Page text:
Sunday, October 15, 2006

Window To Orange County

It's been over 30 years since the fall of Saigon, and with the fall came a flood of Vietnamese refugees to a land that had never really seen them before. For some strange reason or another, refugees that were originally disersed throughout the nation managed to reconvene in large numbers in a just a few key regions. As fate would have it, Orange County quickly became, almost from the start, a sizeable population center, and now boasts (if you can call it that) one of the largest concentrations(and still rapidly growing) of vietnamese outside of Vietnam, if not the largest.

It has not always been an easy adjustment for the original citizens, and it damn sure wasn't easy for the Vietnamese, either. For the most part, both sides have adjusted and live in relative harmony. For their part, the Vietnamese have made themselves a permanent part of the county culturescape, reshaping it as it shapes them,and adapting as americans in their new home.

The traumas and memories of what brought them here are never forgotten. While some americans desire to forget the whole ordeal, for the newly amercanized vietnamese, it is part of their collective memory. They will not forget, and hold in their hearts a reverence for those who fought, and died, for the cause.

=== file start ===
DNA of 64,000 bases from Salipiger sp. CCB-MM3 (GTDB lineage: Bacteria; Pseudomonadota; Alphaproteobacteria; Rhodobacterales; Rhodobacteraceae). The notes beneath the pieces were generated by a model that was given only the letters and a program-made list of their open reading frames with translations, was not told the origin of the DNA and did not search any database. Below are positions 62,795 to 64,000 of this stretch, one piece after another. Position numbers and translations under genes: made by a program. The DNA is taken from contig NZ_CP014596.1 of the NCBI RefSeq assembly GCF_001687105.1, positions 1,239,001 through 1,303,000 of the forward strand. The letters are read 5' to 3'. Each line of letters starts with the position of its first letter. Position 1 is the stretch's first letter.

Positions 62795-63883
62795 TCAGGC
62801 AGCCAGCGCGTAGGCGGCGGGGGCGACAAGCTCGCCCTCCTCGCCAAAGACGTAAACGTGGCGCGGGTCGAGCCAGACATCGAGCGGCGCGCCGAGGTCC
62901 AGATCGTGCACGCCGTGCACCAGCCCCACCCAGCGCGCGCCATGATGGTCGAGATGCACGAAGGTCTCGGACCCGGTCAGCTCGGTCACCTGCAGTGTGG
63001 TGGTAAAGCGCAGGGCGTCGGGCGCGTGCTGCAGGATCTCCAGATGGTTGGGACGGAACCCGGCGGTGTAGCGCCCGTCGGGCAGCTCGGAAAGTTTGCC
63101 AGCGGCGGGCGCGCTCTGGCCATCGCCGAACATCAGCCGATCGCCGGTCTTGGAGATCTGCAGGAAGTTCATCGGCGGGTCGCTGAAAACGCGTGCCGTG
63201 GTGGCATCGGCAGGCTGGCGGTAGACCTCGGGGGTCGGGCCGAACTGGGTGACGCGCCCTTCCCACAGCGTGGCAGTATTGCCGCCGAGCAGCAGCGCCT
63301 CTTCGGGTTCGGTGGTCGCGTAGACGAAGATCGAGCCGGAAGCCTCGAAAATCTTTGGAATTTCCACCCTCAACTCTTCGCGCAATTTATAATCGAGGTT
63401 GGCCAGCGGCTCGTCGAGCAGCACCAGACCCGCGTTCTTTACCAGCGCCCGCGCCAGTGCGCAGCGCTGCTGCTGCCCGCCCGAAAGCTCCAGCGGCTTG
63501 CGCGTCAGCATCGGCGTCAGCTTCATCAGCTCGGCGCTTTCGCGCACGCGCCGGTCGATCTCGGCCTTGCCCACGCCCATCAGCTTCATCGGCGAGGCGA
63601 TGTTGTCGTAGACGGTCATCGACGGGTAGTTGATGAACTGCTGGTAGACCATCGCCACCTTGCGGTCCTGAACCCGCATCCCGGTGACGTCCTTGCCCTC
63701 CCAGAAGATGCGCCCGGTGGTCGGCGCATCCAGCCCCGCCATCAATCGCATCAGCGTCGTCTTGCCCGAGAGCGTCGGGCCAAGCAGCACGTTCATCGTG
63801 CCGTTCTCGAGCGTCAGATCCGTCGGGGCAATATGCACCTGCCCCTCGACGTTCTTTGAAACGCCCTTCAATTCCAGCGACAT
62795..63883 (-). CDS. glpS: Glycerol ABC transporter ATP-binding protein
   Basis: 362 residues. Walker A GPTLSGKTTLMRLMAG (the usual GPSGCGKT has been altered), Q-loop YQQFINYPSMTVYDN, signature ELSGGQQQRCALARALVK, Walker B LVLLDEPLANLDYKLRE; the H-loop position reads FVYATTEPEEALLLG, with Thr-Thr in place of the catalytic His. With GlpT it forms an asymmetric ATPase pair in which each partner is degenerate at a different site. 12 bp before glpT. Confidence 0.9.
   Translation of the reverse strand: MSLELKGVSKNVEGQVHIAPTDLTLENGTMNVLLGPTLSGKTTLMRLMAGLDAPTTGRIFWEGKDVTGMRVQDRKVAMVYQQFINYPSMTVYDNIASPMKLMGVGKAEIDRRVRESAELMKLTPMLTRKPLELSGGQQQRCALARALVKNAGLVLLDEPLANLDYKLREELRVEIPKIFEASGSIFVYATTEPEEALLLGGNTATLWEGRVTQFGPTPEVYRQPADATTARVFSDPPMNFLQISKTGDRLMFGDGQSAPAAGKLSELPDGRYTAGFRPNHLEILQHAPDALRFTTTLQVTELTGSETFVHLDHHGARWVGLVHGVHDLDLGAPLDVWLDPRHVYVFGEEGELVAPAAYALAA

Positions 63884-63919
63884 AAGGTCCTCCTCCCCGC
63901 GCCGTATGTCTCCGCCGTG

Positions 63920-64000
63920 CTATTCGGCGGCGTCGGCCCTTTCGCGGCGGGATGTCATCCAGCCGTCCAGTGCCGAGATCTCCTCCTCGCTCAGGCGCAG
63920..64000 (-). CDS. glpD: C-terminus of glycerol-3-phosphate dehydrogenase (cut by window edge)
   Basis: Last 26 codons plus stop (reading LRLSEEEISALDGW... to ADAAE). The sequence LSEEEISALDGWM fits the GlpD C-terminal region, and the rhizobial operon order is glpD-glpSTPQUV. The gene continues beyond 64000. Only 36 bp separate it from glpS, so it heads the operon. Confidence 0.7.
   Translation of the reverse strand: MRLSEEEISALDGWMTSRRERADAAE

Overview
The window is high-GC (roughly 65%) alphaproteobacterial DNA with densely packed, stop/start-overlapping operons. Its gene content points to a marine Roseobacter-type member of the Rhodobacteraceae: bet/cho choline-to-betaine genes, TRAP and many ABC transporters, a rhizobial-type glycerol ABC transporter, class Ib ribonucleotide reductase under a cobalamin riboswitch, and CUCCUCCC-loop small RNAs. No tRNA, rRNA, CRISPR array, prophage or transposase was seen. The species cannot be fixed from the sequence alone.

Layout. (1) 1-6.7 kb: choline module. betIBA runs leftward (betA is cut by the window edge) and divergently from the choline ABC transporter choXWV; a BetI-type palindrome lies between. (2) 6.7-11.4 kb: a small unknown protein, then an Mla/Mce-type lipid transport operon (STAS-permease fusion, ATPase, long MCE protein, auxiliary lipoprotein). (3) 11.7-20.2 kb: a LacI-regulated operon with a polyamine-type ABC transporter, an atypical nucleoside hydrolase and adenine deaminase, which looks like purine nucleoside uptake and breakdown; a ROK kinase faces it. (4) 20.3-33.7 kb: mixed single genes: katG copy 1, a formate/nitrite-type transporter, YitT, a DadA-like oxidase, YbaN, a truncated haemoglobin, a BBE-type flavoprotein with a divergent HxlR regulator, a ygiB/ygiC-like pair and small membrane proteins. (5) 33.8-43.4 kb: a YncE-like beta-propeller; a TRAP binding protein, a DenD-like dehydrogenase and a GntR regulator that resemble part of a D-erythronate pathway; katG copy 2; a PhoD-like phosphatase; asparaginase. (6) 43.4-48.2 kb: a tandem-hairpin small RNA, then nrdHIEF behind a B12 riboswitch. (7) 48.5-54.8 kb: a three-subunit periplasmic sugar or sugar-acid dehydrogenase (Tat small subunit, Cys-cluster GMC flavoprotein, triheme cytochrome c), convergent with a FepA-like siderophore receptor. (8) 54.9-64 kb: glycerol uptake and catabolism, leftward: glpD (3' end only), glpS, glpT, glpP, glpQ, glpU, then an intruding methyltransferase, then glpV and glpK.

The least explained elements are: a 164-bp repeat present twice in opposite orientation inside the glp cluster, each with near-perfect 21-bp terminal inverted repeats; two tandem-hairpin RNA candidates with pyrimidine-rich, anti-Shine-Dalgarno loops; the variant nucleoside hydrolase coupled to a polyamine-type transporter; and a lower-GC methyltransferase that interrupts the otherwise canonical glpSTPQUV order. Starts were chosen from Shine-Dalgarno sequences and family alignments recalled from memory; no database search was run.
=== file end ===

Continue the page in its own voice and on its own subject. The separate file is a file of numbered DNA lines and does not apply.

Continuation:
Often I get the impression, from americans in general, that those who were lost are remembered in sorrow, as human collateral in a policy of folly. This may be true to a point. But what is forgotten in this mindset are the heroic ideals of bravery,courage and sacrifice. The american veteran of the war in Vietnam is not held in as high regard, or given the same level of reverence, in our culture as those who fought in wars previous. We built them a monument that is little more than a tombstone on steroids. It speaks of loss instead of heroics. A monument to defeat, as opposed to defiance.

The new americans of Orange County have remedied that, and with funds raised soley within the vietnamese community have built the only monument that honors both american and south vietnamese soldiers who fought in that struggle.

The designers weren't politically correct,either. Showcasing an american soldier alongside a south vietnamese soldier, standing together,proudly defiant, and fully armed. Before them flickers an eternal flame, and a pot of burning incense, while flanked by the flags of both nations.It is a source of pride, and a rallying point for the community. A place where the older generation brings their american grandkids to teach them the values, and gratitude, they otherwise might not be learning in school.

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